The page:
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to officiate in their language, without his special license; about this time, there lived in the jolly little old city of the Manhattoes, a kind motherly dame, known by the name of Dame Heyliger. She was the widow of a Dutch seacaptain, who died suddenly of a fever, in consequence of working too hard, and eating too heartily, at the time when all the inhabitants turned out in a panic, to fortify the place against the invasion of a small French privateer.* He left her with very little money, and one infant son, the only survivor of several children. The good woman had need of much management, to make both ends meet, and keep up a decent appearance. However, as her husband had fallen a victim to his zeal for the public safety, it was universally agreed that “something ought to be done for the widow"; and on the hopes of this "something” she lived tolerably for some years; in the meantime, everybody pitied and spoke well of her; and that helped along
She lived in a small house, in a small street, called Garden-street, very probably from a garden which may have flourished there some time or other. As her necessities every year grew greater, and the talk of the public about doing "something for her”
something for her” grew less, she had to cast about for some mode of doing something for herself, by way of helping out her slender means, and maintaining her independence, of which she was somewhat tenacious.
Living in a mercantile town, she had caught something of the spirit, and determined to venture a little in the great lottery of commerce. On a sudden, therefore, to the great surprise of the street, there appeared at her window a
Old city : Note 3. Manhattoes : a tribe of Indians which gave the name to Manhattan Island.
grand array of gingerbread kings and queens, with their arms stuck a-kimbo, after the invariable royal manner. There were also several broken tumblers, some filled with sugar-plums, some with marbles; there were, moreover, cakes of various kinds, and barley sugar, and Holland dolls, and wooden horses, with here and there gilt-covered
picture-books, and now and then a skein of thread, or a dangling pound of candles. At the door of the house sat the good old dame's cat, a decent demure-looking personage, who seemed to scan everybody that passed, to criticise their dress, and now and then to stretch her neck, and look out with sudden curiosity, to see what was going on at the other end of the street; but if by chance any idle vagabond dog came by, and offered to be uncivil — hoity-toity!
A-kimbo : hands on hips and elbows stuck out.
- how she would bristle up, and growl, and spit, and strike out her paws! she was as indignant as ever was an ancient and ugly spinster, on the approach of some graceless profligate.
But though the good woman had to come down to those humble means of subsistence, yet she still kept up a feeling of family pride, being descended from the Vanderspiegels.
of Amsterdam; and she had the family arms painted and framed, and hung over her mantel-piece. She was, in truth, much respected by all the poorer people of the place; her house was quite a resort of the old wives of the neighborhood; they would drop in there of a winter's afternoon, as she sat knitting on one side of her fireplace, her cat purring on the other, and the tea-kettle singing before it; and they would gossip with her until late in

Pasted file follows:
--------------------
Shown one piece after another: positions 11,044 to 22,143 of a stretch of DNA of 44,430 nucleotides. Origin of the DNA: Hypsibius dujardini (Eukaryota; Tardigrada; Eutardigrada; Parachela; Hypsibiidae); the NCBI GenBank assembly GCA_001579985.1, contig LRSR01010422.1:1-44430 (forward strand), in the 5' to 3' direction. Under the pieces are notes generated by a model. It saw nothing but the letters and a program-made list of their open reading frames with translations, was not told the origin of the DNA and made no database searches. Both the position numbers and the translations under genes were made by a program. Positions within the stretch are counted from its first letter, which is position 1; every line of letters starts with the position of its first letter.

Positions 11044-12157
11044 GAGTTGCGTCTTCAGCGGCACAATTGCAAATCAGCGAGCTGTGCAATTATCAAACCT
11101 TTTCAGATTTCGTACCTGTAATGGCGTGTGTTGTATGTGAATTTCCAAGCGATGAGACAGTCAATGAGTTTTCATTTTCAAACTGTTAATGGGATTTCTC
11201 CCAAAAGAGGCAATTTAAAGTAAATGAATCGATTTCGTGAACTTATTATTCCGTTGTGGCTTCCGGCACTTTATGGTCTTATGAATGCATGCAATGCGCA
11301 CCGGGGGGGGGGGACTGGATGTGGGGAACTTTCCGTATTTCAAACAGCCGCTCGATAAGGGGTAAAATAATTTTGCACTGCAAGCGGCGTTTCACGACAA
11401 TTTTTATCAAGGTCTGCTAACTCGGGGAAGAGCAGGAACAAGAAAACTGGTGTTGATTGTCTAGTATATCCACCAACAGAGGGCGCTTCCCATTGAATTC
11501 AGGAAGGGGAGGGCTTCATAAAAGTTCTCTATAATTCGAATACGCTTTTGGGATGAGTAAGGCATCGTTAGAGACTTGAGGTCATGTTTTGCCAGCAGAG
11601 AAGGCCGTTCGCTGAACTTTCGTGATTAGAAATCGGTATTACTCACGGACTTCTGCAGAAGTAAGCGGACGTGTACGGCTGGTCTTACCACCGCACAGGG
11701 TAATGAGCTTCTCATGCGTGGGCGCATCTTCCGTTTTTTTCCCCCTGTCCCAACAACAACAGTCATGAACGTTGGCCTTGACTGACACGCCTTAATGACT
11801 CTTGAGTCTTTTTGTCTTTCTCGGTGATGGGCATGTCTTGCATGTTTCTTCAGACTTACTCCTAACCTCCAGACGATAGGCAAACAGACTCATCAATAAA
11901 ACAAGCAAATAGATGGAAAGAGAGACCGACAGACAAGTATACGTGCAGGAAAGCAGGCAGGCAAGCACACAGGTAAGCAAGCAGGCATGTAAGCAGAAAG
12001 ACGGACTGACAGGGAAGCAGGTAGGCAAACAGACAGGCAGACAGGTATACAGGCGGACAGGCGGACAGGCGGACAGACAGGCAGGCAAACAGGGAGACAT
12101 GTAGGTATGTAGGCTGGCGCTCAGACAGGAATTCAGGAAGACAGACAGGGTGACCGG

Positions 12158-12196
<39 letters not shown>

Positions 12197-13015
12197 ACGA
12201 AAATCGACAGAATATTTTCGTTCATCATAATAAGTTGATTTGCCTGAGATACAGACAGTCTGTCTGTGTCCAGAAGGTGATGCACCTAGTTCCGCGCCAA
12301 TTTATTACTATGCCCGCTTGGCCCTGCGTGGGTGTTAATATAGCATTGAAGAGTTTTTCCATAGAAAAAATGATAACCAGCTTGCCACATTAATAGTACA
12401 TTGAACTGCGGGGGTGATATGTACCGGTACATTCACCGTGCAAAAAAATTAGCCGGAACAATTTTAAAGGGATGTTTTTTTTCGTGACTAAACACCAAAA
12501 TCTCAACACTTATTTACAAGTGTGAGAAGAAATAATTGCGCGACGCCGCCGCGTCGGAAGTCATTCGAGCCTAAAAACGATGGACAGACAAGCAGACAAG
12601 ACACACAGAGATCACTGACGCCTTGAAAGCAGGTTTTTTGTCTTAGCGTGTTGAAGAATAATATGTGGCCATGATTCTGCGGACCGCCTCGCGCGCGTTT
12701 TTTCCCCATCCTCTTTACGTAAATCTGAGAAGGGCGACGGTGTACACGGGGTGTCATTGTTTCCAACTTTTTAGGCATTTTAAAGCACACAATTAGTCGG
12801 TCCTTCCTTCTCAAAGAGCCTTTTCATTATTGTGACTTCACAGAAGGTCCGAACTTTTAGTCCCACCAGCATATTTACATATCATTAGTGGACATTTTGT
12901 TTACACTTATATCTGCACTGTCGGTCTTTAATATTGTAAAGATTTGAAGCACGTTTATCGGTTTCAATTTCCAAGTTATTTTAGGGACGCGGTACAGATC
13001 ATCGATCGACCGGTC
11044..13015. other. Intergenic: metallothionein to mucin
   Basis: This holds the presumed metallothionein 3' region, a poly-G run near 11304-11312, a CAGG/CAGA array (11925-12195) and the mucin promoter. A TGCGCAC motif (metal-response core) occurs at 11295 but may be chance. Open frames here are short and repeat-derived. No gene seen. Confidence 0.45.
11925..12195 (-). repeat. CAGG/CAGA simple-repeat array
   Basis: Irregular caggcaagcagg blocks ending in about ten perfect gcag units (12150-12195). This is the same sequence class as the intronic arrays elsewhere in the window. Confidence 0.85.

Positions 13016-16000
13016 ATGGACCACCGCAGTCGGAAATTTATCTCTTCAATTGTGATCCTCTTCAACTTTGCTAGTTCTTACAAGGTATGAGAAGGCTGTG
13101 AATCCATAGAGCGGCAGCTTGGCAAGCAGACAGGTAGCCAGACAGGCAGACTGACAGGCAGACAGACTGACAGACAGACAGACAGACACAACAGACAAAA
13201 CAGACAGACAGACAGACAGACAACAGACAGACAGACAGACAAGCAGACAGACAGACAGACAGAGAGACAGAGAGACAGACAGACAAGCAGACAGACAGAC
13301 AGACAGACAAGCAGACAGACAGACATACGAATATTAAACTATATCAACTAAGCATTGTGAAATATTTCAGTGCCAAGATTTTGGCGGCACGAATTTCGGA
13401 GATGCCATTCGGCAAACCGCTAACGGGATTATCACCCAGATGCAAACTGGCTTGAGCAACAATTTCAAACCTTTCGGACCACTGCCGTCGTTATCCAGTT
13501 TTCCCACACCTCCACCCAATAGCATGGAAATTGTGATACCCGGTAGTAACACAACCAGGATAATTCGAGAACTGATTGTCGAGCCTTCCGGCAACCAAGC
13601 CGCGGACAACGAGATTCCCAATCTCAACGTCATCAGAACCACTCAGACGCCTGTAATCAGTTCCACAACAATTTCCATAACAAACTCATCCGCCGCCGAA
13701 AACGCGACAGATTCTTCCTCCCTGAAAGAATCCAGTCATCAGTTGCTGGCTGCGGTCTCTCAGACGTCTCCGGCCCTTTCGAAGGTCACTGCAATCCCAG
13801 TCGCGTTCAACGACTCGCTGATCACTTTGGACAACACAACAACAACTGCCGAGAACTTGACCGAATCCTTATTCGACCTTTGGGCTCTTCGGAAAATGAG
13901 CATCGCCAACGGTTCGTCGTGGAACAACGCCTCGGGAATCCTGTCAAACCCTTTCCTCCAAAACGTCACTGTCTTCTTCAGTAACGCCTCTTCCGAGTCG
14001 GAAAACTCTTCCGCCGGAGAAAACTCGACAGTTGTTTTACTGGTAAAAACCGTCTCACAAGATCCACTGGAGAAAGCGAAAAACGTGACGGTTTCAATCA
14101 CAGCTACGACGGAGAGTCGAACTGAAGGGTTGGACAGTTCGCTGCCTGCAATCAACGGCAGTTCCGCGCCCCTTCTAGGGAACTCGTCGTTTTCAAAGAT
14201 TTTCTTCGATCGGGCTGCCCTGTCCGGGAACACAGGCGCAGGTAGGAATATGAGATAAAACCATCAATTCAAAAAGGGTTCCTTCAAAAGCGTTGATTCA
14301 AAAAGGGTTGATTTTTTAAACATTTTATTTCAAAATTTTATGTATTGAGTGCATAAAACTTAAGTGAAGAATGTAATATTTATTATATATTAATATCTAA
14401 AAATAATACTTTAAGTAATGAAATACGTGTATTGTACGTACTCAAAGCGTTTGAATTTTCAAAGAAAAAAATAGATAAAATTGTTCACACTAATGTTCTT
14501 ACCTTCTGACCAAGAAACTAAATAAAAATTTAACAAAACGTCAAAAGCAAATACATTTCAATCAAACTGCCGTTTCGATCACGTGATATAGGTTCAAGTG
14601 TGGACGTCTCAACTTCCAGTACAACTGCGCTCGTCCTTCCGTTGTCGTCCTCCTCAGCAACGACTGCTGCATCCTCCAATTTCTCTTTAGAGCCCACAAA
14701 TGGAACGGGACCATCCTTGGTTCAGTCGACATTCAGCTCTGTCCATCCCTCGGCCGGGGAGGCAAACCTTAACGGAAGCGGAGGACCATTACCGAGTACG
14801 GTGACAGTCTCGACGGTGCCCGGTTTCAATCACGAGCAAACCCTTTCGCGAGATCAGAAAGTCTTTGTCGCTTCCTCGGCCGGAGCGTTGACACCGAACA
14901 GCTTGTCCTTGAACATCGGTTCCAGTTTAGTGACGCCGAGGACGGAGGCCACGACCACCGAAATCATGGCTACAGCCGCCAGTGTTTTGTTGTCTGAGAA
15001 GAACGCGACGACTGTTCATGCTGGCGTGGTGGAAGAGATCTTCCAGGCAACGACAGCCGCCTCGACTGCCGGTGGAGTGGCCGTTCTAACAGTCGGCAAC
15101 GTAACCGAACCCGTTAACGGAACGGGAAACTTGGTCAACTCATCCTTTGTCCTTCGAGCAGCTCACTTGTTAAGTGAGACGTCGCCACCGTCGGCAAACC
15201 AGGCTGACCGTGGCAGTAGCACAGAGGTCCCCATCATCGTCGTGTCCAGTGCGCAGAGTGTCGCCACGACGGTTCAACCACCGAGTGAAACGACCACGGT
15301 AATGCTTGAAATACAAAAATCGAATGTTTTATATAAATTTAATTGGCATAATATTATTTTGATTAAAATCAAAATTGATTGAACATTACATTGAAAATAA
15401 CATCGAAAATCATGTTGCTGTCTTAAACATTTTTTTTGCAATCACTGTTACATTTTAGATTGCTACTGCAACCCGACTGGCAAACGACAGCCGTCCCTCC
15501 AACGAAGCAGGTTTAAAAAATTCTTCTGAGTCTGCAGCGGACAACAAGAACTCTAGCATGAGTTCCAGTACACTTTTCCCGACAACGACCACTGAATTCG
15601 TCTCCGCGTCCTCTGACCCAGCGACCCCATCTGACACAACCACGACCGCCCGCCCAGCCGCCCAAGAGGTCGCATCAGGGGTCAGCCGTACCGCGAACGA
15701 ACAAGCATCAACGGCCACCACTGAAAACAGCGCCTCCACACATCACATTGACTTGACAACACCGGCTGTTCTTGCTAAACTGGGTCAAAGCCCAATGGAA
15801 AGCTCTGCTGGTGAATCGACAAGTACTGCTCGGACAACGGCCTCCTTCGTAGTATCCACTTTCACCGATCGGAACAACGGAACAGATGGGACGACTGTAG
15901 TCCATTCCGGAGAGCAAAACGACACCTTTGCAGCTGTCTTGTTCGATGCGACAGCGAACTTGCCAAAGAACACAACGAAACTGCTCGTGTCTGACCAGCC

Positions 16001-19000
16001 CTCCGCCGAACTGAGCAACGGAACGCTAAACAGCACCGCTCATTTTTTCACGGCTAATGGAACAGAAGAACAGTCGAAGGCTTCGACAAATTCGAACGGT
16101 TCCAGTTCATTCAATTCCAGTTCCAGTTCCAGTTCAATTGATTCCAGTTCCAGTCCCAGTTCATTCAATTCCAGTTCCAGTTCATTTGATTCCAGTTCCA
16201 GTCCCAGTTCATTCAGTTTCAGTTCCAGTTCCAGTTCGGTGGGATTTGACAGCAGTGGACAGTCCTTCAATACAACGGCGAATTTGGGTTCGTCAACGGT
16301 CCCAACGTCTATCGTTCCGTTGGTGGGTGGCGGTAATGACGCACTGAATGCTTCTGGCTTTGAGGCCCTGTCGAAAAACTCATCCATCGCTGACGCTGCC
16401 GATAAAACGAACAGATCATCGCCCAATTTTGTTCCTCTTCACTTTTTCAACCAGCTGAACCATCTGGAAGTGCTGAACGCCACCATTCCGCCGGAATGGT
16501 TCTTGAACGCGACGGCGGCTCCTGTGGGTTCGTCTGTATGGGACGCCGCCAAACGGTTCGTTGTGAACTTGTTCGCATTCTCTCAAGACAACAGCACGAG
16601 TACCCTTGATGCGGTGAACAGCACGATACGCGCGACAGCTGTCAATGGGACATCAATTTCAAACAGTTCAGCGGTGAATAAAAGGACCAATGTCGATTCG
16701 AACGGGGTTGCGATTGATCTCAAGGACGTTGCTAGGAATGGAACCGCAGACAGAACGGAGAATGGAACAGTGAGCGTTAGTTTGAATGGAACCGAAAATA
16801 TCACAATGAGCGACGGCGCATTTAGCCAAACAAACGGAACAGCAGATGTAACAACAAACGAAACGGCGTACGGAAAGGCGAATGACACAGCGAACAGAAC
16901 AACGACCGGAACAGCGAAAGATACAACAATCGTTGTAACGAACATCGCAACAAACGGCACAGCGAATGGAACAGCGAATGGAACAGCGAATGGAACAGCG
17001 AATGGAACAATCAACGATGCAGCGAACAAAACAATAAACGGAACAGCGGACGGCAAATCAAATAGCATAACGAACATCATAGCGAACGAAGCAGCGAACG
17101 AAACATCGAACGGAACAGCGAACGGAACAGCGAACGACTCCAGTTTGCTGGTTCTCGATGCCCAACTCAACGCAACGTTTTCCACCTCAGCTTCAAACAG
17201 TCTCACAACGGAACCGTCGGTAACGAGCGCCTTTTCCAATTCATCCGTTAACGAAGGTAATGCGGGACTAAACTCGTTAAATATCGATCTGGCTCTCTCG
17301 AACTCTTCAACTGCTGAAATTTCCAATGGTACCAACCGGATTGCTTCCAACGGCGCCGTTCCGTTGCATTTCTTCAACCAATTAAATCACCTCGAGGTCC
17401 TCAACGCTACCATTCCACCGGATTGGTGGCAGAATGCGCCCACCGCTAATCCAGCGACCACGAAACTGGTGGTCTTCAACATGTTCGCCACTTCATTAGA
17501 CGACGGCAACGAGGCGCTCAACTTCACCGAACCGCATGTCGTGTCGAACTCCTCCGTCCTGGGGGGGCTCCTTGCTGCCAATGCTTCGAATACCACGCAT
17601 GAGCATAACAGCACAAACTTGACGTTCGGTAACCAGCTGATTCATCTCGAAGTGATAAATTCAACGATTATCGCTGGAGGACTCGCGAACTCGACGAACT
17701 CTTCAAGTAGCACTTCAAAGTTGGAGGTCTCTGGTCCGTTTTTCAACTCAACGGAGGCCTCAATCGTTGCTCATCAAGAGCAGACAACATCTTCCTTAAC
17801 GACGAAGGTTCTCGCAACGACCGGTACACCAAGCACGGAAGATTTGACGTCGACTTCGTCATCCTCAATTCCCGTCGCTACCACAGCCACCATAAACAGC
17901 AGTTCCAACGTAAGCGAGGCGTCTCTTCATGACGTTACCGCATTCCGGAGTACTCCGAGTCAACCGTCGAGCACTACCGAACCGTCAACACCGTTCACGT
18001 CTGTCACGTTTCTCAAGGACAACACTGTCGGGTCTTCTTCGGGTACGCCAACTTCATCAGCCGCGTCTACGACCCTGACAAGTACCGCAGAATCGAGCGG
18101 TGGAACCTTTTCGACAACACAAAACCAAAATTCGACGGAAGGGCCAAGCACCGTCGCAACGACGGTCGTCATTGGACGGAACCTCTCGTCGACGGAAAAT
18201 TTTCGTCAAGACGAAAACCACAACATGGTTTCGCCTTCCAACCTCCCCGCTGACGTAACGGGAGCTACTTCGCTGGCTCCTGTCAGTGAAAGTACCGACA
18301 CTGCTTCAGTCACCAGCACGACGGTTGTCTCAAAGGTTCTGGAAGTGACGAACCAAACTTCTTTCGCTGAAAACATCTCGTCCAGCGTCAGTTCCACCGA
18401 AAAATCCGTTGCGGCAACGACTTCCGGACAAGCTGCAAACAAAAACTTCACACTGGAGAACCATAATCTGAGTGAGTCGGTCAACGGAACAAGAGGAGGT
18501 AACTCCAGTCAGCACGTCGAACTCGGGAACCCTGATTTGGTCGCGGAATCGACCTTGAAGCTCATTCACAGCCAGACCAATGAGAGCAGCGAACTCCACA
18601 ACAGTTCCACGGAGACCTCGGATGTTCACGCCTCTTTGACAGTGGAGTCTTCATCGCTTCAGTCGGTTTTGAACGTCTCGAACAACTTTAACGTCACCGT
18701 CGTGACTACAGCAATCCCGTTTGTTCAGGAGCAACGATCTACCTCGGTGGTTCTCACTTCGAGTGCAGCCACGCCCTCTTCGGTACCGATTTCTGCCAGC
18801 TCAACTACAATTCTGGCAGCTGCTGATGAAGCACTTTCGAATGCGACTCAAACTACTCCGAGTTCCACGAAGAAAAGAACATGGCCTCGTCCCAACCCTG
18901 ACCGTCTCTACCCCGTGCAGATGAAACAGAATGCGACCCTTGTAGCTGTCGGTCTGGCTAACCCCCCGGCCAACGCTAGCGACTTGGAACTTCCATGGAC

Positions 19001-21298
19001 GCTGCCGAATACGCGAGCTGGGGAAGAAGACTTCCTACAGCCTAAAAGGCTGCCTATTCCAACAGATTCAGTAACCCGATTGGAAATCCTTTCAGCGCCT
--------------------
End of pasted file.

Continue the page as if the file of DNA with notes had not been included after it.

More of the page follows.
the evening. There was always an arm-chair for Peter de Groodt, sometimes called Long Peter, and sometimes Peter Longlegs, the clerk and sexton of the little Lutheran church, who was her great crony, and indeed the oracle of her fireside. Nay, the Dominie himself did not disdain, now and then, to step in, converse about the state of her mind, and take a glass of her special good cherry-brandy.
Indeed, he never failed to call on new-year's day, and wish her a happy new year; and the good dame, who was a little vain on some points, always piqued herself on giving him as large a cake as any one in town.
I have said that she had one son. He was the child of her old age; but could hardly be called the comfort — for, of all unlucky urchins, Dolph Heyliger was the most mis
Peter de Groodt: (Dutch) Peter the Great. Note 4.
chievous. Not that the whipster was really vicious; he was only full of fun and frolic, and had that daring, gamesome spirit, which is extolled in a rich man's child, but execrated in a poor man's. He was continually getting into scrapes: his mother was incessantly harassed with complaints of some waggish pranks which he had played off; bills were sent in for windows that he had broken; in a word, he had not reached his fourteenth year before he was pronounced, by all the neighborhood, to be a “ wicked dog, the wickedest dog in the street !” Nay, one old gentleman, in a claret-colored coat, with a thin red face, and ferret eyes, went so far as to assure Dame Heyliger that her son would, one day or another, come to the gallows!
Yet, notwithstanding all this, the poor old soul loved her boy. It seemed as though she loved him the better, the worse he behaved; and that he grew more in her favor, the more he grew out of favor with the world. Indeed, this poor woman's child was all that was left to love her in this world; so we must not think it hard that she turned a deaf ear to her good friends, who sought to prove to her that Dolph would come to a halter.
To do the varlet justice, too, he was strongly attached to his parent. He would not willingly have given her pain on any account; and when he had been doing wrong, it was but for him to catch his poor mother's eye fixed wistfully and sorrowfully upon him, to fill his heart with bitterness and contrition. But he was a heedless youngster, and could not, for the life of him, resist any new temptation to fun and mischief. Though quick at his learning, whenever he could be brought to apply himself
Whipster : nimble little top-whipper or spinner, lad, urchin.